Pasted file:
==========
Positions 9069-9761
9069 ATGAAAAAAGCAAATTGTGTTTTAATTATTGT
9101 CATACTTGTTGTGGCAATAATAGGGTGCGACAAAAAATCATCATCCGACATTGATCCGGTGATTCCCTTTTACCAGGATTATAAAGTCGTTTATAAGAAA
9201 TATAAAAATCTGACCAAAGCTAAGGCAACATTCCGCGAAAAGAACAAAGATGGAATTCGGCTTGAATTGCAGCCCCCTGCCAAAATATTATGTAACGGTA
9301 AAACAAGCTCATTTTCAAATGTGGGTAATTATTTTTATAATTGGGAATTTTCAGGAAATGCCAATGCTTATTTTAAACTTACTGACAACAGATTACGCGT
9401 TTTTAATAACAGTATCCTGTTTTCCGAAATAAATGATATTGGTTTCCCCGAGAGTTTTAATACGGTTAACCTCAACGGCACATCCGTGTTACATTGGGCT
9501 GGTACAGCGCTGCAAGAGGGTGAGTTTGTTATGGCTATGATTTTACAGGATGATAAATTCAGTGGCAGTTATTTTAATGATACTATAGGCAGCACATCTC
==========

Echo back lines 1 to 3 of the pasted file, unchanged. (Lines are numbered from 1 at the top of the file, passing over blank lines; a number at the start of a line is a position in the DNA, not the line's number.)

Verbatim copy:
Positions 9069-9761
9069 ATGAAAAAAGCAAATTGTGTTTTAATTATTGT
9101 CATACTTGTTGTGGCAATAATAGGGTGCGACAAAAAATCATCATCCGACATTGATCCGGTGATTCCCTTTTACCAGGATTATAAAGTCGTTTATAAGAAA